Since the galleries opened in 1987, a number of donors, notably New York City collectors, have actively cooperated with curators to broaden the Museum's holdings of Japanese art. The collection of Mary Griggs Burke (1916–2012), built at first with her husband, Jackson Burke (1908–1975), stands out for both its scope and quality. In October 2015, as a sequel to this exhibition, we will celebrate Mary Burke's bequest to the Met of over three hundred works of Japanese art.
Late last year, Sylvan Barnet presented to the Metropolitan a superlative group of medieval Zen calligraphy, acquired over many years with his longtime partner, William Burto (1921–2013), some of which is on view in gallery 230. New Yorkers T. Richard Fishbein (1938–2014) and his widow, Estelle P. Bender, have pledged a collection of more than forty Edo-period paintings, which will be the focus of an exhibition at the Met in fall 2017.
Mary Wallach, along with the Miriam and Ira D. Wallach Foundation Fund and the Mary and James G. Wallach Family Foundation, has not only underwritten many of the recent exhibitions in the Japanese galleries, including this one, but has made possible several important acquisitions—such as the punctiliously painted early seventeenth-century screens Amusements at Higashiyama in Kyoto. Local collector Sue Cassidy Clark has worked closely with the department to acquire esoteric Buddhist art as well as early modern and contemporary paintings, prints, and decorative art.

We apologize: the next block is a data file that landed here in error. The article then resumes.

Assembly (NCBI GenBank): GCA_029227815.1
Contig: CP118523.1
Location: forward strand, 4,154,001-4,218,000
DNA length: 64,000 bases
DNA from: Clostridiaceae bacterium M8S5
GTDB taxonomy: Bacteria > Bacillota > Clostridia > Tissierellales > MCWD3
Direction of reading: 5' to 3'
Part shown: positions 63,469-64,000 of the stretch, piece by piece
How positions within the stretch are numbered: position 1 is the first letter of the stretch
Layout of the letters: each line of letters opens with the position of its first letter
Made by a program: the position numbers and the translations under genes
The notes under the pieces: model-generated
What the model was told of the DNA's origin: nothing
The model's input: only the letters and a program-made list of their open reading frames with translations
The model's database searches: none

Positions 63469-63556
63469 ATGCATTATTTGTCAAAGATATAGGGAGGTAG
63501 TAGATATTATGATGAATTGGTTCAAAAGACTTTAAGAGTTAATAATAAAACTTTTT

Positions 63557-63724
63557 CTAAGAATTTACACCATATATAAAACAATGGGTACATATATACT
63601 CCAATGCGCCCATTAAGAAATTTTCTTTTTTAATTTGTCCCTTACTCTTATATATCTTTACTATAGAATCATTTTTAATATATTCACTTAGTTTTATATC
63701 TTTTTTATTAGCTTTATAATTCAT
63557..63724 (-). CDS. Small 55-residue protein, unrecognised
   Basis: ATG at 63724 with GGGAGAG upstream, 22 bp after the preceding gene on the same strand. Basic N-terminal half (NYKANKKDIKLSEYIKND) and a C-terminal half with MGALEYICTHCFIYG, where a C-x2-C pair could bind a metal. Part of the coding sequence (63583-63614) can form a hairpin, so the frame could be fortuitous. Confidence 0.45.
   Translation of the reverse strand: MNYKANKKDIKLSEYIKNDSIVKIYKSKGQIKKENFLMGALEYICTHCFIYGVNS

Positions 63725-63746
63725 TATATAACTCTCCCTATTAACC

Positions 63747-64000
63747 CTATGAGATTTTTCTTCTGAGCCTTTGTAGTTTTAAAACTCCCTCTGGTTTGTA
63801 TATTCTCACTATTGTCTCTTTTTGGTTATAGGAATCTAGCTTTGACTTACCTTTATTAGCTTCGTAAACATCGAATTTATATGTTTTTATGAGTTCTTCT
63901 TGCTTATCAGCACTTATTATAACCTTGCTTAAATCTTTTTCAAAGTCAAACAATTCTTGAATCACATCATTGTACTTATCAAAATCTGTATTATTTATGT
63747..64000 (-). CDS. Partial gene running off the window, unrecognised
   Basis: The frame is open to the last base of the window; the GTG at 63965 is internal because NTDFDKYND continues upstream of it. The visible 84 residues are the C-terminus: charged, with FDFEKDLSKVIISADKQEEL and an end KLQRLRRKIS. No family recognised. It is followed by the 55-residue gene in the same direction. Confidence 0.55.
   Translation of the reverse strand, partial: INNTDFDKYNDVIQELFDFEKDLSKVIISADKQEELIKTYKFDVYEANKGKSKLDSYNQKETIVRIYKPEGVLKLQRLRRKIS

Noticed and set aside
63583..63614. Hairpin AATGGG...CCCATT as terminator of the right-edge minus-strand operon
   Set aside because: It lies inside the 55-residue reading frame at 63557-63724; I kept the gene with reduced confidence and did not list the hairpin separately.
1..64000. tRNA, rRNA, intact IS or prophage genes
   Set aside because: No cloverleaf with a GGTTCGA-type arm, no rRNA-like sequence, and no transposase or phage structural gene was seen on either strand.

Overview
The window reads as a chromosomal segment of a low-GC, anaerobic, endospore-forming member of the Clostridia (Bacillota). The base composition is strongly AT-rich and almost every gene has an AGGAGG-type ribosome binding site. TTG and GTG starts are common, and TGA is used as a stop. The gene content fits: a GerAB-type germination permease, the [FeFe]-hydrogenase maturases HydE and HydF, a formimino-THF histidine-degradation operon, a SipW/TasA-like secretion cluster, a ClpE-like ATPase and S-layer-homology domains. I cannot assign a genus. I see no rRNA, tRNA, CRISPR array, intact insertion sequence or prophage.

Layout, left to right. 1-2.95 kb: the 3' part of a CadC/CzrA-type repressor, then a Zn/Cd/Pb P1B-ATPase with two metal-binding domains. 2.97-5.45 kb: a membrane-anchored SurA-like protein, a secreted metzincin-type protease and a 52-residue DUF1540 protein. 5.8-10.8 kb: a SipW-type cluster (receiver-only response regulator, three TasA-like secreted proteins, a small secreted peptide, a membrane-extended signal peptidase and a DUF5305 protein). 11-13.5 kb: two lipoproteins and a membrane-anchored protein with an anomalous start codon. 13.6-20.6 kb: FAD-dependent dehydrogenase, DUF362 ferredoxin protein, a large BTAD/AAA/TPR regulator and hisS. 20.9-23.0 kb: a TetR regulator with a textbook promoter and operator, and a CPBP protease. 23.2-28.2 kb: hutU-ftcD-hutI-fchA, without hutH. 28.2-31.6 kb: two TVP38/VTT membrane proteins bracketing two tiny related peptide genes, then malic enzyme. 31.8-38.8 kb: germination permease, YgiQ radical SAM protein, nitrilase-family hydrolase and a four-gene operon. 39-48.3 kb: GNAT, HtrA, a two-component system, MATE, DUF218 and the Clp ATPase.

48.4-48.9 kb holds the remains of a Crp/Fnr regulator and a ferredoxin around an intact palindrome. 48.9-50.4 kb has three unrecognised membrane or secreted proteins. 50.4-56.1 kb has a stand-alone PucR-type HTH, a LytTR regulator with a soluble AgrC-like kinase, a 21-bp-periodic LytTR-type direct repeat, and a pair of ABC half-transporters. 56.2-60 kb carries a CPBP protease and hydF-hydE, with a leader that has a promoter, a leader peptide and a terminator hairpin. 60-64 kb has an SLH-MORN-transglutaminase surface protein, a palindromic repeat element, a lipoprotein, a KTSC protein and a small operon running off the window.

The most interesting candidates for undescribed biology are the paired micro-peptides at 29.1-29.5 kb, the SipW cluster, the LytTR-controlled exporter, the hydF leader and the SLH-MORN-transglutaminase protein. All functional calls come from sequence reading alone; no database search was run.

The Met continues to collaborate with several enthusiastic collectors, too numerous to name, as well as with the Friends of Asian Art, the department's curatorial patron group, who share their passion with a wider audience by either lending or giving works to enhance exhibitions. In so doing, they provide us—and future generations—with the resources to make new discoveries about a vital cultural tradition that continues to evolve, enlighten, and inspire.